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Freehand Drawing - Materials Required

lines, fig, paper, border, line, pattern and figs

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The principal dimensions in inches are indicated on the model' plate. All dimensions and proportions should however be determined by the eye alone. Measurements may be used as a test after the squares are laid in. The figures on the left should be executed first, in order to avoid rubbing by the hand and sleeve.

Figs. 1, 2,.3, 4, 5 are motives from Egyptian painted decoration. Figs. 1, 2, 4 and 5 are all derived from or suggested by patterns pro duced by plaiting or wearing. The borders of Fig. 3 are derived from bundles of reeds bound together.

As all the figures are large and simple, they should be executed with a rather wide line drawn with the F pencil. Draw the construc tion lines on this and on all other plates where they are necessary, so lightly that they can be perfectly erased without leaving any indenta tion in the paper. After the construction lines are drawn out in Figs. 4 and 5, strengthen the lines of the pattern. In erasing, much of the pattern will be removed. This time go over each line with a single stroke of the solid ink pencil. Do not turn the paper in drawing diagonal and vertical lines. They are given especially to train the hand to execute such lines. By turning the paper the exercise be comes one of draWing horizontal lines, which are the least difficult.

Fig. 6 is the skeleton of a very common type of ornament con sisting of curved lines radiating from a point at the base, on either side of a central axis.

Fig. 1 is the basis of a large class of ornament founded on the lines of organic growth, called scrolls or meanders.

Fig. 2 is an Egyptian border consisting of alternate flower and bud forms of the lotus, the most typical and universal of all the Egyp tian decorative units. The outline of the flower displays the Egyp tian feeling for subtlety and refinement of curve. Observe how the short rounded curve of the base passes into a long subtle curve which becomes almost straight and terminates in a short full turn at the end.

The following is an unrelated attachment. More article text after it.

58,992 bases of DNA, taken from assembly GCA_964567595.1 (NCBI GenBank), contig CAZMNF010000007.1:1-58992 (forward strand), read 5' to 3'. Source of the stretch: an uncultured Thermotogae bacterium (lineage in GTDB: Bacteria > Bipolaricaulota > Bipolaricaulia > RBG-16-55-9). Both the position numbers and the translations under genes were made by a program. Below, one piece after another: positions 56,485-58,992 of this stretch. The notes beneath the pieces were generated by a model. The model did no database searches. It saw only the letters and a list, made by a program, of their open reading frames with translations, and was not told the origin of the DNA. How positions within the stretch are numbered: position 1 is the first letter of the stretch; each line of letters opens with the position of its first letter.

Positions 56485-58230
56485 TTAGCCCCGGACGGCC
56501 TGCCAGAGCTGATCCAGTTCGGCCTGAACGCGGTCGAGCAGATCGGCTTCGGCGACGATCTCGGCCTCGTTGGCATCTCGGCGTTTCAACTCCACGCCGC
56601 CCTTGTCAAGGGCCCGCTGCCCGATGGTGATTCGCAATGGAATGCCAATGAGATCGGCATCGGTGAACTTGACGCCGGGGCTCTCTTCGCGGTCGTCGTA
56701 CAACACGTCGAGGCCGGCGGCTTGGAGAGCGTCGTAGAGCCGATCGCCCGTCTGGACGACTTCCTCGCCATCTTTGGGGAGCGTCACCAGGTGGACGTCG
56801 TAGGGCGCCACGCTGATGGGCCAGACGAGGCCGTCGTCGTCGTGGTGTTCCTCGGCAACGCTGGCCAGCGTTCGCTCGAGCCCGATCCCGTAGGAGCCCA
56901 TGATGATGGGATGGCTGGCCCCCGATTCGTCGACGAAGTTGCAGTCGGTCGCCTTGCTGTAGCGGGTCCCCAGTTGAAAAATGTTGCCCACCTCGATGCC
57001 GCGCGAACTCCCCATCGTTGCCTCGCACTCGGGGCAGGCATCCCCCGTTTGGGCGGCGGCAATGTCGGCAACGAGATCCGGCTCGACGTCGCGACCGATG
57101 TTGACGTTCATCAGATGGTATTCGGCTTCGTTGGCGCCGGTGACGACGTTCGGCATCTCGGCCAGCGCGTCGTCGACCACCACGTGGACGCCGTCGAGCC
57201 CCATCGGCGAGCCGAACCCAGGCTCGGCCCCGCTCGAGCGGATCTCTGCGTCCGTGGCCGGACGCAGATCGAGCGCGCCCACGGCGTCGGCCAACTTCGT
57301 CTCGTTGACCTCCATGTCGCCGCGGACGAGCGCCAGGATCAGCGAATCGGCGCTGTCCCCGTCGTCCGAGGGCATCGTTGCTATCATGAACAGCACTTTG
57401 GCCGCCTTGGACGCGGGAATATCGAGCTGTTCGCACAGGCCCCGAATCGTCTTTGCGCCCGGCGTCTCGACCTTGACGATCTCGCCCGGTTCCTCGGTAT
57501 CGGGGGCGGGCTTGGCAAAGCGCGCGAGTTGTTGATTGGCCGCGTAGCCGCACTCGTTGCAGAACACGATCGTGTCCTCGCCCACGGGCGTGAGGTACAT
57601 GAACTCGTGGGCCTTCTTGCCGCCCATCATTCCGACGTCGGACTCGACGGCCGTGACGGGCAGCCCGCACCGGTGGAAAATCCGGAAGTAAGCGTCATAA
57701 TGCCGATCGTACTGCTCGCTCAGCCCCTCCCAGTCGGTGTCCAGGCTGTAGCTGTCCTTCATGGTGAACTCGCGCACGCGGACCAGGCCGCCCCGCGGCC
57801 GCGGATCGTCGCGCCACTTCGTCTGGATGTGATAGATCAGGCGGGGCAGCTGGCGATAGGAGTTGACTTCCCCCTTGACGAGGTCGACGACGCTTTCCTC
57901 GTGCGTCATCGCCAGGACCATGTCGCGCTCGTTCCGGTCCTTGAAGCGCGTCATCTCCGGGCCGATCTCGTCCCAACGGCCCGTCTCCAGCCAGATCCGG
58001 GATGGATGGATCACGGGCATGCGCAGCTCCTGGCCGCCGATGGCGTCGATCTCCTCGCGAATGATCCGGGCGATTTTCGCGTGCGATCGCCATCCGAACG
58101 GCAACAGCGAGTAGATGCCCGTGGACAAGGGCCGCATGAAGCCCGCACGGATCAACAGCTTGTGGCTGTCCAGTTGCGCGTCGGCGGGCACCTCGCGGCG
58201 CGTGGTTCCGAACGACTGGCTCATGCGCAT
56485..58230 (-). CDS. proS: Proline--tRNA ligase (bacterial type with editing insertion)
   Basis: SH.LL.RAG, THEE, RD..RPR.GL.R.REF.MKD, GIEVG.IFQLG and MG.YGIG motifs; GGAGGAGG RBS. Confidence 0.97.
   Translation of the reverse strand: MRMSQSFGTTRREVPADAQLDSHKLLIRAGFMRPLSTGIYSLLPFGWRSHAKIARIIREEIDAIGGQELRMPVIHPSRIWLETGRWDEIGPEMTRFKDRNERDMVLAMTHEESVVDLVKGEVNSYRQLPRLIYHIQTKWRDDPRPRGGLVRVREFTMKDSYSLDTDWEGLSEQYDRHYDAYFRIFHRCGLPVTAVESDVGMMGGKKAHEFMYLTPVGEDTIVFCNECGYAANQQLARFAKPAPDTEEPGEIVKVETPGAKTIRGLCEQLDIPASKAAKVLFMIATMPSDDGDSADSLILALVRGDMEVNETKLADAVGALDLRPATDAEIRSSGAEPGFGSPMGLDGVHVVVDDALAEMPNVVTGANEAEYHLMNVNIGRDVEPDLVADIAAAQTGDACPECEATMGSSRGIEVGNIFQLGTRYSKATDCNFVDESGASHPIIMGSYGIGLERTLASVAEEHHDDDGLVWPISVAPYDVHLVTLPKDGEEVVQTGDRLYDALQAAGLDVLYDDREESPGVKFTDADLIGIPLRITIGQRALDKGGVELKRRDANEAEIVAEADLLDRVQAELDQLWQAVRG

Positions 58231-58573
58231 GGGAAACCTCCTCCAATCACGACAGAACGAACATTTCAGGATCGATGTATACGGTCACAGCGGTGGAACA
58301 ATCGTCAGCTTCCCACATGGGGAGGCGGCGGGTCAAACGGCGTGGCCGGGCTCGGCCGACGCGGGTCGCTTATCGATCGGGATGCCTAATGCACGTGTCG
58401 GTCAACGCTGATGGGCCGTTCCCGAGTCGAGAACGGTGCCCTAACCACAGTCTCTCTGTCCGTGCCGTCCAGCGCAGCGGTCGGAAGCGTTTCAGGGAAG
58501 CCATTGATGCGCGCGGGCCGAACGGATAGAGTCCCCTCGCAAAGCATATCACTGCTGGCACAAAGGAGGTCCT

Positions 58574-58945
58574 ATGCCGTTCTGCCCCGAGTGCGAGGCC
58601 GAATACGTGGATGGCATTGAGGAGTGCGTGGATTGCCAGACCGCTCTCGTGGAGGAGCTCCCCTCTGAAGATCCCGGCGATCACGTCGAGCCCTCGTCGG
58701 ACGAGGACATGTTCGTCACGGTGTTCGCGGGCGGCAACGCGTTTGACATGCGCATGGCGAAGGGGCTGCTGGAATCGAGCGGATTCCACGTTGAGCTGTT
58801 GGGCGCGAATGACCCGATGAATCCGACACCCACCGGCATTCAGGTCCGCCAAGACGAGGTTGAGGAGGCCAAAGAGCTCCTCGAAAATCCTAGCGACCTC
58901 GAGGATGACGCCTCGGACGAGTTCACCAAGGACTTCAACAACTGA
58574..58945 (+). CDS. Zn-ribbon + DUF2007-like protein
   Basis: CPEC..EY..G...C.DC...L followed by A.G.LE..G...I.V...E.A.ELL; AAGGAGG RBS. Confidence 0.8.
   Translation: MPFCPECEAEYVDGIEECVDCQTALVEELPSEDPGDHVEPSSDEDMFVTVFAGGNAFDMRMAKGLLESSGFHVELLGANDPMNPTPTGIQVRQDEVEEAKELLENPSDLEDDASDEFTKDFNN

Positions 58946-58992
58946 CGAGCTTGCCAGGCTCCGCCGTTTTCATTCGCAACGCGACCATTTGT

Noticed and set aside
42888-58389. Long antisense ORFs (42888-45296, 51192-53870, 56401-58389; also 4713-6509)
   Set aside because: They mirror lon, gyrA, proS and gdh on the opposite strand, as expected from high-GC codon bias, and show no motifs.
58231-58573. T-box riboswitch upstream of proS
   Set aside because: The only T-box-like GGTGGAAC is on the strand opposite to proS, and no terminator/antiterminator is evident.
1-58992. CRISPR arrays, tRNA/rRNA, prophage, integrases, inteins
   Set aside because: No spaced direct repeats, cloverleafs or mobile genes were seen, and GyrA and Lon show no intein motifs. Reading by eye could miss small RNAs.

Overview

Fig. 3 is a simple form of the guilloche (pronounced gheeyoche), a motive which first becomes common in Assyrian decoration and is afterward incorporated into all the succeeding styles.

Fig. 4 is the skeleton of a border motive where the units are dis posed on either side of the long axis of the border.

Figs. 5 and 7 are varieties of the Greek anthemcum or honey suckle pattern, one of the most subtle and perfect of all ornamental forms. Observe in Fig. 5 the quality of the curves—the contrast of full rounded parts with long curves almost straight which characterize the Egyptian lotus. Note in both examples that there is a regular ratio of increase both in the size of the lobes and in the spaces between each, from the lowest one up to the center. It is invariably the rule that each lobe shall. be continued to the base without touching its neighbor.

Fig. 6 is an Egyptian " all-over " or repeating pattern painted on wall surfaces. It is made up of continuous circles filled with lotus forms and the intervening spaces with buds.

This plate is to contain nine outline drawings illustrating Rules 8, 12, 13, 14, 15, 17, 18, 19, 20. The drawings may be made and cor rected on the slate and then copied on to the paper or they may be drawn directly on the paper. They may be from the models or from simple geometric objects such as boxes, blocks, cups, pans, plates, spools, flower pots, bottles, etc.

thos, was used to hold oil, Fig. 2, the Kantheros, is one form of the drinking cup, and Fig. 3, the Hydria, for pouring water.

The drawing of these vases includes a great variety of beautiful curves. They are to be executed entirely in outline, and both con tours and bands of ornament and the relative sizes of each are to be preserved.

CalcUlate the heights so that the bases shall each be one inch from above the border line and the upper point of Fig. 3 about one inch below the border line. In sketching them in, first place a con struction line to represent the central axis. Across this, sketch the outlines of the horizontal bands and then sketch the contours, follow ing the general directions given in Sections 21 and 25. Remember that lines are to be drawn lightly and corrections made by new lines and not by erasures. Use the arm movement as much as possible in drawing the curves. Before executing the examination paper, prac tice drawing each vase entirely without corrections of the lines.

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